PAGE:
So the single player is great in Dream Course, but if you can find a friend willing slog through what is a pretty steep learning curve, only then will you really understand Dream Course's real potential. 2-player games are extremely tactical and competitive. You can do cold, evil, devious things to your opponents. Expect physical violence to result. Kirby's Dream Course is one of the great overlooked classics of the entire 16-bit era.

Bomberman 93#2 Bomberman 93 (TurboGrafx 16)
With the way Hudson has whored themselves out by releasing every single god-damned TG-16 game they ever made on Virtual Console, I'm shocked that they haven't released any of their SNES Bomberman games. No matter, Bomberman 93 is almost exactly the same game as Super Bomberman for the SNES when it comes to its ground-greaking 4-player vs mode. This is one of the best 4-player (5 player if you have a Gamecube controller to add) games ever made.

I would also add that everything that made this game great back in 1993 has held up perfectly. This game is not only one of the best multiplayer games on Virtual Console, but its one of my favorites in the entire Wii library... right up there with games like Smash Bros, New Super Mario Bros Wii, and Boom Blox. Get it!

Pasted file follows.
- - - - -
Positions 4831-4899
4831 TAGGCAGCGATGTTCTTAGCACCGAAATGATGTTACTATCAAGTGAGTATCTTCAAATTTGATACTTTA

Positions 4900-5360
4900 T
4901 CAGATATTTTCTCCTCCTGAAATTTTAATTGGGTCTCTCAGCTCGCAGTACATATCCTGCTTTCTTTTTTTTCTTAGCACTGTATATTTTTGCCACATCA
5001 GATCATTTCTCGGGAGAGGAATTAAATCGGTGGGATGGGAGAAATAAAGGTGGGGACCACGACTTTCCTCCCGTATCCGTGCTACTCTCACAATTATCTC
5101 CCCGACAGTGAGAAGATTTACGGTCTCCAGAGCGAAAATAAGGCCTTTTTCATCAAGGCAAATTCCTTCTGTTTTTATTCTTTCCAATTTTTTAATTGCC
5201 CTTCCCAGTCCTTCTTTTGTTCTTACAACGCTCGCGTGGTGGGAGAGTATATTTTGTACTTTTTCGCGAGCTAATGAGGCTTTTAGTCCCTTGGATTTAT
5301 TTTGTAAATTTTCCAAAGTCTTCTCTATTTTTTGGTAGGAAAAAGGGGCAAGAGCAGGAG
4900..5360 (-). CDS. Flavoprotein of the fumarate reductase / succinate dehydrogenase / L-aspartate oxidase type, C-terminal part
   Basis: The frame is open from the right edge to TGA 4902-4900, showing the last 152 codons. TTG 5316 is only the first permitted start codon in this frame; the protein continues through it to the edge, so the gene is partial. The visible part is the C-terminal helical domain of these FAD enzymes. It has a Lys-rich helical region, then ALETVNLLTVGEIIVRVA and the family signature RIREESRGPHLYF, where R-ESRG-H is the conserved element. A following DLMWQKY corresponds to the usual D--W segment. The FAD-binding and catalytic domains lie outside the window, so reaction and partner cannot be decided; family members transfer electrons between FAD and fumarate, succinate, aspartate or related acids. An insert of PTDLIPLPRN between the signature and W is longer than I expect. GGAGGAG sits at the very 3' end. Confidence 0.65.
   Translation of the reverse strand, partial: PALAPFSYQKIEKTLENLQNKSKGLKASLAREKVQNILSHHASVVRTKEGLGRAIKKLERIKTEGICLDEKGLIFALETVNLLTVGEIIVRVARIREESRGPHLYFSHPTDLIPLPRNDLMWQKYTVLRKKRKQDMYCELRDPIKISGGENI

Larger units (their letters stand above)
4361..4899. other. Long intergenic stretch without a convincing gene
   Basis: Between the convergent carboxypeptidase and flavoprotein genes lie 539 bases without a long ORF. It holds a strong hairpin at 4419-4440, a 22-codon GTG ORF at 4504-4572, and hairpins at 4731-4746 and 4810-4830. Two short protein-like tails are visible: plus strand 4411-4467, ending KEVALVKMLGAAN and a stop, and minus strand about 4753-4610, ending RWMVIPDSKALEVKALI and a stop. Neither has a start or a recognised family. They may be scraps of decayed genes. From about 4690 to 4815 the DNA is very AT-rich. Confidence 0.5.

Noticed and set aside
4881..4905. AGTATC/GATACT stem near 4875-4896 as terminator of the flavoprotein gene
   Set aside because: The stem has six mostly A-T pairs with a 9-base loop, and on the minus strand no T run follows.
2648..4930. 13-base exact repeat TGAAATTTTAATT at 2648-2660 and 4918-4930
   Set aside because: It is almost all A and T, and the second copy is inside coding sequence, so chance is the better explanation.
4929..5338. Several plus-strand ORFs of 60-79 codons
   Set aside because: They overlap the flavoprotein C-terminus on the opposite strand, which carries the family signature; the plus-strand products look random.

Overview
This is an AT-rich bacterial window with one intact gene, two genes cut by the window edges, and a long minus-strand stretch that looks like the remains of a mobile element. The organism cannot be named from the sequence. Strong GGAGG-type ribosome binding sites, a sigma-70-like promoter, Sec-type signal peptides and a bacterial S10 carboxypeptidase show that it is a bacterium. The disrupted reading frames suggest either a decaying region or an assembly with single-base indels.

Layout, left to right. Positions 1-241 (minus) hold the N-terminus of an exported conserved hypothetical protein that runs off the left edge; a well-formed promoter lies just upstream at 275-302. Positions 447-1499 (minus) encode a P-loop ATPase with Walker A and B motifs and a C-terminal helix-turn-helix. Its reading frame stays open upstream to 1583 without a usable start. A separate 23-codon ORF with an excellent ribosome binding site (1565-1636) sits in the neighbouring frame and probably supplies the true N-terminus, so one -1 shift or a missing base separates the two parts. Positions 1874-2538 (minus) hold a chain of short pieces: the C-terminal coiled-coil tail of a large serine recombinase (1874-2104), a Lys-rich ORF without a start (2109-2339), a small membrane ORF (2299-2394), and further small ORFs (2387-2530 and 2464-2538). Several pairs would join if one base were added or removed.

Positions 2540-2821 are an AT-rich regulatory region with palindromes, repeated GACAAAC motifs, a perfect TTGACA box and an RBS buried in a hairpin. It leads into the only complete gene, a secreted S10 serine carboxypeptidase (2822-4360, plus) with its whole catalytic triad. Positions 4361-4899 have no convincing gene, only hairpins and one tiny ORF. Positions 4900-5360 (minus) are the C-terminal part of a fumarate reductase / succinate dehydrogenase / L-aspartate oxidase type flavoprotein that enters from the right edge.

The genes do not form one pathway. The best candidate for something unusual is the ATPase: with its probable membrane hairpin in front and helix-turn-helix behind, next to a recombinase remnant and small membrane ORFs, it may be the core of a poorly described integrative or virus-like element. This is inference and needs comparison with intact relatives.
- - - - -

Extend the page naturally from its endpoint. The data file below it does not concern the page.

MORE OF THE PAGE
Note: Bomberman 94 has also been released for the Virtual Console as an import title. I haven't had a chance to play this update yet, but from what I've read, it is another quality Bomberman release.

Sin and Punishment#1 Sin and Punishment (N64)
Sin and Punishment is the best N64 game never released in the United States. Thanks to the Virtual Console, you can play this game before you dig into the sequel due out on Wii in 2010.

Sin and Punishment is a rail shooter like Starfox or Panzer Dragoon with one little twist... most of the levels are played on foot and you can wield a sword against nearby enemies. I guess you could call Sin and Punishment a cross between the arcade classic Cabal and Starfox 64. The really great thing is that Sin and Punishment is every bit as good as Starfox 64! Thanks to some brilliant art design and technology from the developer (Treasure), this game holds up very well visually. This is one of the very few N64 games that I can go back and play these days... its a masterpiece.

Friday, November 13, 2009

Its Time to Kill the Postal Service!

From Wikipedia:
Article I, section 8, Clause 7 of the United States Constitution grants U.S. Congress the power to establish post offices and post roads. The Federal Government has interpreted this clause as granting a de facto Congressional monopoly over the delivery of mail. According to the government, no other system for delivering mail - public or private - can be established absent Congress's consent. Congress has delegated to the Postal Service the power to decide whether others may compete with it, and the Postal Service has carved out an exception to its monopoly for extremely urgent letters.
I'm not going to claim that the Postal Service never had it's place here in the US. You could argue that the Postal Service did a lot to keep Americans connected during our nations formative years when no other model existed to provide that service. I may or may not completely agree with you... but you could still make that argument while sounding informed and intelligent.